Fig. 5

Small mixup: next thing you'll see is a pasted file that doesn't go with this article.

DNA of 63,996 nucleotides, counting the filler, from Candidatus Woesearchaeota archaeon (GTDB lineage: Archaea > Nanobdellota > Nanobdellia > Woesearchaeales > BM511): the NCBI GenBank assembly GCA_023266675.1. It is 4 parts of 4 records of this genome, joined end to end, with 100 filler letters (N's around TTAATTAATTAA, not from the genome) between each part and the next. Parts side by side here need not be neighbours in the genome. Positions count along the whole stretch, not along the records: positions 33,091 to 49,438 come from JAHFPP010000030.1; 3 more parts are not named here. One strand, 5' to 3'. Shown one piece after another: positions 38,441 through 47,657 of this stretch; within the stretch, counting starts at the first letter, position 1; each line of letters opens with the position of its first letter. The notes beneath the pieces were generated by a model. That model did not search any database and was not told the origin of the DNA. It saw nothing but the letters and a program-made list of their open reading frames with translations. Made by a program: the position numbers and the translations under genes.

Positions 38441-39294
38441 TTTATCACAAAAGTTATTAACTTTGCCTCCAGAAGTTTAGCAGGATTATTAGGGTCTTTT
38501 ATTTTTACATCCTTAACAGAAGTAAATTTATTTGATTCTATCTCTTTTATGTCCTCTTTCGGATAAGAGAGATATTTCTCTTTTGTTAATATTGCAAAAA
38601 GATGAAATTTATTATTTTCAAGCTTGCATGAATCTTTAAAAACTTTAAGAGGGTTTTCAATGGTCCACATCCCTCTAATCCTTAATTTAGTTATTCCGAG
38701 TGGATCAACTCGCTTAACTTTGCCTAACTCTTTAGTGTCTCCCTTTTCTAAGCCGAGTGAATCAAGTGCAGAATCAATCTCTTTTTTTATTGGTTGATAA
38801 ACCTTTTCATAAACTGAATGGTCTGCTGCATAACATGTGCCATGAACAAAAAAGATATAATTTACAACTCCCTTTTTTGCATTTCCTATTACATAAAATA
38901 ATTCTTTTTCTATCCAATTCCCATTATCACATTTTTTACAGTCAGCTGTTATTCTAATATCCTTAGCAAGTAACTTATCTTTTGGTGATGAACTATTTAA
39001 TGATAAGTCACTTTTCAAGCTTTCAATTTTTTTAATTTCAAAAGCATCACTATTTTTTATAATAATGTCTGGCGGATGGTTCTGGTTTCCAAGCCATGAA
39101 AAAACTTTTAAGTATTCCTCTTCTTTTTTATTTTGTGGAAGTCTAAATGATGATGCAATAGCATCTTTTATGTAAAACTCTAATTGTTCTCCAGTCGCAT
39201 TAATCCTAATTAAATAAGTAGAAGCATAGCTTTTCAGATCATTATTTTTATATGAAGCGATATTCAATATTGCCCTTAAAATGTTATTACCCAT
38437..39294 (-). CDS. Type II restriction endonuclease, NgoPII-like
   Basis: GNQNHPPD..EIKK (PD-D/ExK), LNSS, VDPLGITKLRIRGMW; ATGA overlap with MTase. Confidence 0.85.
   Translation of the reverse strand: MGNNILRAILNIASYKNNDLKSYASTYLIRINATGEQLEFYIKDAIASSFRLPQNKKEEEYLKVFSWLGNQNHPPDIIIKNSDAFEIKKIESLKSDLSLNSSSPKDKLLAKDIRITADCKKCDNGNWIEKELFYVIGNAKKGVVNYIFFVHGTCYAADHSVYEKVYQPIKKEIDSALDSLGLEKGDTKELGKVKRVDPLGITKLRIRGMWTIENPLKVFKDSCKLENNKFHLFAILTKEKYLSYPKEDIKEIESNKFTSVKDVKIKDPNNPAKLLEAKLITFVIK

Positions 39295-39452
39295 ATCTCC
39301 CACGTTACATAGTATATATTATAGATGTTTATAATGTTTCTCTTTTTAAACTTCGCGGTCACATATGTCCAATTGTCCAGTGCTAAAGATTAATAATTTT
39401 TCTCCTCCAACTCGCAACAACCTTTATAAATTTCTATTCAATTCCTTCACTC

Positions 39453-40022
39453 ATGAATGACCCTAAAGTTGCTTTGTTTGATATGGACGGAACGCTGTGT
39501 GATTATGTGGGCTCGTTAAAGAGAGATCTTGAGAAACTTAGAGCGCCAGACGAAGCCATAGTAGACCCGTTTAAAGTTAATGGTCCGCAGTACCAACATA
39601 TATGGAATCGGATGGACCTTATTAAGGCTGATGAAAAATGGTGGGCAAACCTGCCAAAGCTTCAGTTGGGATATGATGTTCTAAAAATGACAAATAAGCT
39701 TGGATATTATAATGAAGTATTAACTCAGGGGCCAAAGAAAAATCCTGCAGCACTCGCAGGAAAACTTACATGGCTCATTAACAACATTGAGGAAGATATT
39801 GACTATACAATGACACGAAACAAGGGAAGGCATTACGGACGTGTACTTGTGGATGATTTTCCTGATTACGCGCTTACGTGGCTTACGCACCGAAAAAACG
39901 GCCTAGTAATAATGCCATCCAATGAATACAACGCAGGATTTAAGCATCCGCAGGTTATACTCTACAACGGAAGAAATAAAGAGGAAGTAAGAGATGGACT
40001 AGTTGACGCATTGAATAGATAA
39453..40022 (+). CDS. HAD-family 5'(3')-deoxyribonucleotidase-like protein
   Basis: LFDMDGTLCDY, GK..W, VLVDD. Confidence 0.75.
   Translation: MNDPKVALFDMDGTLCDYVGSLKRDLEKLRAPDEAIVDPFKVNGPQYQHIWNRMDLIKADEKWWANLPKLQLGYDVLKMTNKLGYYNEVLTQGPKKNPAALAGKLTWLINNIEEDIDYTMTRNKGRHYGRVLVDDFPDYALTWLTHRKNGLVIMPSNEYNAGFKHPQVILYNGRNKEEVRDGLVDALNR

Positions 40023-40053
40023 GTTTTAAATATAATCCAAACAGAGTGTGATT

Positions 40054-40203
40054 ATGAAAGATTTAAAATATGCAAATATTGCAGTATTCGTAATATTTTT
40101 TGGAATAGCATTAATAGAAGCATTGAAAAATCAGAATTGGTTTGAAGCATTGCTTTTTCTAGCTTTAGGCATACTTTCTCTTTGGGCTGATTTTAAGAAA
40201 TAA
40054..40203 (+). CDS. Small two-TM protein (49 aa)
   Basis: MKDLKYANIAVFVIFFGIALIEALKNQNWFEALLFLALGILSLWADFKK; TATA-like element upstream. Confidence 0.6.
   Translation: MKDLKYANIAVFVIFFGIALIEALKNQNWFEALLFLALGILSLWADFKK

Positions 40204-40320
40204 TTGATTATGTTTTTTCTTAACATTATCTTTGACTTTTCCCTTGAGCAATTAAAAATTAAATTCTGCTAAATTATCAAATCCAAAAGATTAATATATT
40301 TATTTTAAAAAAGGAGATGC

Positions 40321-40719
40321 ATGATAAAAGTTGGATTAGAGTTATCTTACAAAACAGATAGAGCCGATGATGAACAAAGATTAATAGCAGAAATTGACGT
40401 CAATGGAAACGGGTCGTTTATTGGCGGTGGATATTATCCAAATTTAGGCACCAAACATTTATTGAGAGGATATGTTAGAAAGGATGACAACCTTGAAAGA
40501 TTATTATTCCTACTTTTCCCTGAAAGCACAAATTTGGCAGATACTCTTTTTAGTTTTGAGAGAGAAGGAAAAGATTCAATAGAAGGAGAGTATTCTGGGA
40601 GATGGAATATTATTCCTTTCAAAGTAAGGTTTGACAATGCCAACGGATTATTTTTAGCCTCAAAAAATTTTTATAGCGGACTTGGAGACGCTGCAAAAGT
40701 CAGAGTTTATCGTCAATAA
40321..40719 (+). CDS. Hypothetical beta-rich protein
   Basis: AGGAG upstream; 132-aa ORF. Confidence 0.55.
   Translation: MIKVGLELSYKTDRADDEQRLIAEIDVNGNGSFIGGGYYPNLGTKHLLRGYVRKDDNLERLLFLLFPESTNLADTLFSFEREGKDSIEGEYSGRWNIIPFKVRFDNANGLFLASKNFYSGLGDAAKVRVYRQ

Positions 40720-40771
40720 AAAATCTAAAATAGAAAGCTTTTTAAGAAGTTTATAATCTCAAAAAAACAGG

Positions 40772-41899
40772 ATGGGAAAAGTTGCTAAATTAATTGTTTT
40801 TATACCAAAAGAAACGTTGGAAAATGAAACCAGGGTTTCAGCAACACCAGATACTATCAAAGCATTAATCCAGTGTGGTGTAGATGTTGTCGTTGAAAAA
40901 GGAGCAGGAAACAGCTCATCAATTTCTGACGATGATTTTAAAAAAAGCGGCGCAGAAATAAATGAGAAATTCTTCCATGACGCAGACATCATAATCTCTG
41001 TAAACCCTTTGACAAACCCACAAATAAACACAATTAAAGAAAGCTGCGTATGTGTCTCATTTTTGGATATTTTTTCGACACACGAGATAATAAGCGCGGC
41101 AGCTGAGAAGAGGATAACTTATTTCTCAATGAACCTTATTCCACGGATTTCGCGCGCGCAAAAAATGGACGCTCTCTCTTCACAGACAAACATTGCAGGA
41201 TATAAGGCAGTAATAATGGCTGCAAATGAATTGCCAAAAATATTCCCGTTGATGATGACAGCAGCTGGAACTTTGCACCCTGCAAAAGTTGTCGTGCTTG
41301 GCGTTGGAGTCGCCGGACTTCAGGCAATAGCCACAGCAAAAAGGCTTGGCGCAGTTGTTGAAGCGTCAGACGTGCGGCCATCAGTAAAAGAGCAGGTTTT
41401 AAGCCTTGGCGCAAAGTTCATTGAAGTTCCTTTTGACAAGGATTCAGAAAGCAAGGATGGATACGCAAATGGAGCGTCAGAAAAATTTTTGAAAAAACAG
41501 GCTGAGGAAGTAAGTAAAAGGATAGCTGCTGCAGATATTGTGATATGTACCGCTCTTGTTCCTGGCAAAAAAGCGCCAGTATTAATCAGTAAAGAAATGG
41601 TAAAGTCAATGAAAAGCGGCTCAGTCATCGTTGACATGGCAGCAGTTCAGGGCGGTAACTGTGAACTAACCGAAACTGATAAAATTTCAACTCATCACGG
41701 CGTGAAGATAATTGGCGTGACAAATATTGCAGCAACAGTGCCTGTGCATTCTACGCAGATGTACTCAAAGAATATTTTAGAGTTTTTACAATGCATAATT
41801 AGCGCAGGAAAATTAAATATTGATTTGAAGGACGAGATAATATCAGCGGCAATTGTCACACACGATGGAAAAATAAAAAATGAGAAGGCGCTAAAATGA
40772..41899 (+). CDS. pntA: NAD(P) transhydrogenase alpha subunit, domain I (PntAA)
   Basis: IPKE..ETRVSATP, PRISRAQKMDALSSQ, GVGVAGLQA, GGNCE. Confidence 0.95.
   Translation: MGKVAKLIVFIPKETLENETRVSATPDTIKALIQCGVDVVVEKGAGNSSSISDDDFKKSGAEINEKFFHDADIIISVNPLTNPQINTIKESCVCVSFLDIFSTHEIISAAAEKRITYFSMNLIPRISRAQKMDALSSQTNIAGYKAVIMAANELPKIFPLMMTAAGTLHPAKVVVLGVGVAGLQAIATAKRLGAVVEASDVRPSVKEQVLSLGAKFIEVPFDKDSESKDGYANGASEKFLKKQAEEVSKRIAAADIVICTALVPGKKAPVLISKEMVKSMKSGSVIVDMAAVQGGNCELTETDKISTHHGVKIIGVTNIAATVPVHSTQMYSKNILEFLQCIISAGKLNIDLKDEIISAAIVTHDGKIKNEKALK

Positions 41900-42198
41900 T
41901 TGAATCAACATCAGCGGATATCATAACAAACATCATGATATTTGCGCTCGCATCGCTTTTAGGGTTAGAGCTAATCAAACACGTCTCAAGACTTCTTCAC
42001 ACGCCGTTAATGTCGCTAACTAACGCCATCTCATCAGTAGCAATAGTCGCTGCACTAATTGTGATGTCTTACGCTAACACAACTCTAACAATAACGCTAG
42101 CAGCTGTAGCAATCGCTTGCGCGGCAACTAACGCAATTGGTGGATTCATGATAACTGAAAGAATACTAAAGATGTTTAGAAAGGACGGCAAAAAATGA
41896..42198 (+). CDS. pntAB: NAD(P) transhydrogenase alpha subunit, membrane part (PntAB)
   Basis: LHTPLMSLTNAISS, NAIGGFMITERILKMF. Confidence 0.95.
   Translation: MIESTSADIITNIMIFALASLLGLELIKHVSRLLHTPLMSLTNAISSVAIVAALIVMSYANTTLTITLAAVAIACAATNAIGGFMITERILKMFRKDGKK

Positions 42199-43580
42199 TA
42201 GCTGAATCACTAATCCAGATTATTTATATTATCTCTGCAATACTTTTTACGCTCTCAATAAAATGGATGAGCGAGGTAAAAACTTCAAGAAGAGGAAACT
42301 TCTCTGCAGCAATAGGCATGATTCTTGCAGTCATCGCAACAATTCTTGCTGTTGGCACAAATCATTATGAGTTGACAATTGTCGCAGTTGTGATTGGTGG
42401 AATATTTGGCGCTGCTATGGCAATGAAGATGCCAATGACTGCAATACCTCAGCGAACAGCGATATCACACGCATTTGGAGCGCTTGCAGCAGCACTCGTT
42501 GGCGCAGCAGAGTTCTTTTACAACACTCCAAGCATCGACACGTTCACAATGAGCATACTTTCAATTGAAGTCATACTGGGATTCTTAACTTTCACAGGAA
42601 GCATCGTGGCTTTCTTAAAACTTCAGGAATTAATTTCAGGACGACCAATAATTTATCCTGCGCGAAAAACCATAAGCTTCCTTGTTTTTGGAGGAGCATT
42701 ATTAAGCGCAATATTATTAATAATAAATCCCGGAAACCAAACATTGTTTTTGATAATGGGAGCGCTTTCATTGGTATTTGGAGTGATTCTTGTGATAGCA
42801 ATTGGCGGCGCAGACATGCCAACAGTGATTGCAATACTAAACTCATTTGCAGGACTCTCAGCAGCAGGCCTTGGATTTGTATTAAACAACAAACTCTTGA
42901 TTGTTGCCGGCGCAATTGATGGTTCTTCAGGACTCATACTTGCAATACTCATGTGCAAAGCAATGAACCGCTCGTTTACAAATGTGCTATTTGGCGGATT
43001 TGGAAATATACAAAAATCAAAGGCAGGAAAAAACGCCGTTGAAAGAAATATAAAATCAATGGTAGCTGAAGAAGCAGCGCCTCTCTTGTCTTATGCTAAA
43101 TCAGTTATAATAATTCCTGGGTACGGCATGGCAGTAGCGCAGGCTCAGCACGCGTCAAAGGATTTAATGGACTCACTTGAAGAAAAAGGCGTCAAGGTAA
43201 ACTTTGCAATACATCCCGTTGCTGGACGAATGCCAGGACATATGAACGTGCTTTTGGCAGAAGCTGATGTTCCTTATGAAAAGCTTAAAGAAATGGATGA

a Stability test of CH3NH3PbIXCl3−X fiber device (double twisted with CNT fiber), with and without PMMA cover, during 96 h storage in ambient condition. Inset is device photograph. (Reproduced with permission [6]. Copyright 2015, Wiley–VCH). b Theoretical correlation between the voltage, current, and fill factor in a solar cell. Inset is an illustration of the imbalanced carrier profile due to the varying surface area from outermost to the core layer. c Different potential light exposure for the thin film and fiber SC. d SEM images (layer and cross-section) and efficiency versus bending of a CH3NH3PbI3−xClx fiber SC with stainless steel support and CNTs front electrode. (Reproduced with permission [5].Copyright 2014, Wiley–VCH). e SEM image, efficiency versus bending, and the bending strategy of double-twist perovskite fiber SC, with CNTs yarn support and wrapping electrodes. (Reproduced with permission [6]. Copyright 2015, Wiley–VCH). f (i–iv) Efficiency versus bending, strain, stretch and side-angle SEM image of CH3NH3PbI3–xClx fiber SC, with Ti wire support, twisted onto a super elastic CNTs fiber. (Reproduced with permission [7]. Copyright 2015, The Royal Society of Chemistry)